For example, if you lived in Texas and applied to the University of Texas, because it is a Public University the tuition is lower for in-state residents. The same is true for all public college and university programs where you live. Fees for out-of-state residents are usually pretty similar to private schools so consider all the factors when choosing a college or university. For a Private institution it does not matter if you live 2 blocks away or 2,000 miles away the price is still the same and because it is private, it is very selective in the admissions process. While both offer scholarships both academically and athletically narrowing your choices to the school that will give you the best advantage after graduation is important. Of the private schools the only ones that don't offer scholarships athletically are the Ivy League schools, they are need based and if you show need, they will show you money. Again, with so many privately-funded scholarships available that go un-claimed each year you can help cover part of the cost of your education if you are serious.Do some research to identify scholarships and then apply.
 
 
VI. Admissions/Degrees Conferred
 
If you know what field you want to go into after college, it's important to make sure you go to college somewhere that will prepare you for your chosen profession. If you are un-sure, consider Liberal Arts – either way you will need to declare your major by the end of your second year. If you want to be a doctor, you will want to pursue programs with a strong pre-med offering. Like many students entering their freshman year of college, you might not know what you want to do, so having options is important. Here is a tip, if you are not good in math, don't pursue a degree in Engineering or Architecture since these are heavy in math.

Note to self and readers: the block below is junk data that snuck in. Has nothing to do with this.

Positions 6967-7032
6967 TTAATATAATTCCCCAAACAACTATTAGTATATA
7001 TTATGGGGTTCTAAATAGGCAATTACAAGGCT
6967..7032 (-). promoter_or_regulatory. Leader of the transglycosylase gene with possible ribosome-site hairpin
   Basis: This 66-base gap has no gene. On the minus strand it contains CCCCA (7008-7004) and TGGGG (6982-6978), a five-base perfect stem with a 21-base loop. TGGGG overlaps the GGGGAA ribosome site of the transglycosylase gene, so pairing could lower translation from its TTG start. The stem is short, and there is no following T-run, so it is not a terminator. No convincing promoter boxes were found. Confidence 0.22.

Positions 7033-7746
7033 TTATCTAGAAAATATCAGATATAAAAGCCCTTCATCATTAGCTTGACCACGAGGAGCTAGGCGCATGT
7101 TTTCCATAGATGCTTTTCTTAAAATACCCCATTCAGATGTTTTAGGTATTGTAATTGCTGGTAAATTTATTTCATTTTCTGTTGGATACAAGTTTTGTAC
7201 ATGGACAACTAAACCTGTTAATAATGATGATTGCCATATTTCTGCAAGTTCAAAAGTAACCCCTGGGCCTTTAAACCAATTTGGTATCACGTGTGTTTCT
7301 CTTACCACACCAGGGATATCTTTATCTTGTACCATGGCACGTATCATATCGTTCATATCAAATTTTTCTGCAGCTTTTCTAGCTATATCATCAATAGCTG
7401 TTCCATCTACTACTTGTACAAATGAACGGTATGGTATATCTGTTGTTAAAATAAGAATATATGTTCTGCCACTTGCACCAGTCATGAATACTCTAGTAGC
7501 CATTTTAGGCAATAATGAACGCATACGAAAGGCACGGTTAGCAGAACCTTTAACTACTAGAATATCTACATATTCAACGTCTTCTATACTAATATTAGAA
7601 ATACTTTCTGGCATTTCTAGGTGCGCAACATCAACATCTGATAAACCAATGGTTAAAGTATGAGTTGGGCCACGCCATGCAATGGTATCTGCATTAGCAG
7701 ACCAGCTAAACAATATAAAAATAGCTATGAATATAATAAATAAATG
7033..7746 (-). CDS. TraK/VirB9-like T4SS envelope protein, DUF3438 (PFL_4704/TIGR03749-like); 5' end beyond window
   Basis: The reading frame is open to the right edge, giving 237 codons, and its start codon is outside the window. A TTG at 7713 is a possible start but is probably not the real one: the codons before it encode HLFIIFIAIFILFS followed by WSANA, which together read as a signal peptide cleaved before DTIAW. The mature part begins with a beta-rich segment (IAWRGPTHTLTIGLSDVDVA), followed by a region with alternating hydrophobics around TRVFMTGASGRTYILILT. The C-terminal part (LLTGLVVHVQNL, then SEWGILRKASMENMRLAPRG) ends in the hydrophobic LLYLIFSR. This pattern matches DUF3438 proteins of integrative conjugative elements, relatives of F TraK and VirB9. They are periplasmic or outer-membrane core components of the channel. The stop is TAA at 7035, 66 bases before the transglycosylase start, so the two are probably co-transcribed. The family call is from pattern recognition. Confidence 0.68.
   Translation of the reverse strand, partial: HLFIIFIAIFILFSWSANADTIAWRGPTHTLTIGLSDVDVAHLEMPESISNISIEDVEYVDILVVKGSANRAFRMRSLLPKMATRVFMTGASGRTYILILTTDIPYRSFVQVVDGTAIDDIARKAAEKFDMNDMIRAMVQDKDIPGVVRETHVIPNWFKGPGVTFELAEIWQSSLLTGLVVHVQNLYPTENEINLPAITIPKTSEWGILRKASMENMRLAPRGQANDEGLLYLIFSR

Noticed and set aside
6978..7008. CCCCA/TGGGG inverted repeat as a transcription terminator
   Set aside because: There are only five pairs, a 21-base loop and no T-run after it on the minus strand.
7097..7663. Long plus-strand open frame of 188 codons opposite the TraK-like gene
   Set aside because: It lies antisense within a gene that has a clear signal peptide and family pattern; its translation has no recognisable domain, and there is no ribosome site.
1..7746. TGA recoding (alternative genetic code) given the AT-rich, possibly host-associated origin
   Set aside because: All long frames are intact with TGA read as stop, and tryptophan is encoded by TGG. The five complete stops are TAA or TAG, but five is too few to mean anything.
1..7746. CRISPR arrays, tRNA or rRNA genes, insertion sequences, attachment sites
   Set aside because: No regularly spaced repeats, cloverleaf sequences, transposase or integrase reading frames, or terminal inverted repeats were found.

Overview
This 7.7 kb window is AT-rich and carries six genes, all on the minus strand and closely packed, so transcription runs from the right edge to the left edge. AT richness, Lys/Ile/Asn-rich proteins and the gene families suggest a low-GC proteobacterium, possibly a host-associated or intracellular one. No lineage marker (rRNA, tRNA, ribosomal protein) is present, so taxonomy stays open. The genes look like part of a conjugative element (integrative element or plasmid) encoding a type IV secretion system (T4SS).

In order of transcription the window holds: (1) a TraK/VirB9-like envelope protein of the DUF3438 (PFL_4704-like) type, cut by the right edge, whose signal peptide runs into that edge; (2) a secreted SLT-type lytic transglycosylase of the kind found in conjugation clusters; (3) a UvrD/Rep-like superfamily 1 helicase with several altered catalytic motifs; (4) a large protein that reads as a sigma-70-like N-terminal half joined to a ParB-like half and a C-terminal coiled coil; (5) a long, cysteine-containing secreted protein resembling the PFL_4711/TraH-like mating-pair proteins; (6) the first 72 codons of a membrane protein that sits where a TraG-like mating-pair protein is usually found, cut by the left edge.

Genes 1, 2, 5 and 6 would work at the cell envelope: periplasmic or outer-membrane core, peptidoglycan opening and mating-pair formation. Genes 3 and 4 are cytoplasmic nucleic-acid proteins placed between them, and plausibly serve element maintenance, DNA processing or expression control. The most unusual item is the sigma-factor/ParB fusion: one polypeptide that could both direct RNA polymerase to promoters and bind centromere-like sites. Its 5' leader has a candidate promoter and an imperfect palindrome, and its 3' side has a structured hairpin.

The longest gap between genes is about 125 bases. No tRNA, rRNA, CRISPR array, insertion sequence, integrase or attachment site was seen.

Some schools require students to take classes in a wide variety of subjects during their Freshman and Sophmore years. These schools are great for students who either want a well-rounded education or are trying to figure out what area to focus on. Other schools let students just dive in to their chosen majors without a lot of other requirements. These schools are great for focused students who know what they want to do and don't want to spend their time in classes that won't help them in their major.
 
 
VII. Athletics and Events
 
If you are an athlete and are being recruited, this may also improve your chances of getting admitted to your choice of schools. Are you a sports fan? The sound of a marching band and the sight of a football uniform just might make the difference. At some schools, sports are the order of the day, the main social activity on most students' calendars. Maybe you're really into going to live concerts, or you love nothing better than to go hiking in the woods. If you like to spend your free time going to shows at clubs, you probably won't be happy at a small school in the countryside where few acts stop on tour.
 
 
VIII. The Campus Visit
 
Your first stop on a campus visit is the visitor center or admissions office, where you will meet with a counselor or academic advisor. Take advantage of your visit and become familiar with the college by arriving 30 minutes or more before your appointment to tour and walk around the campus and talk to staff members and to browse through student newspapers that are available. This will give you a "glimpse" into college life and what it might be like for you.
 
For Parents: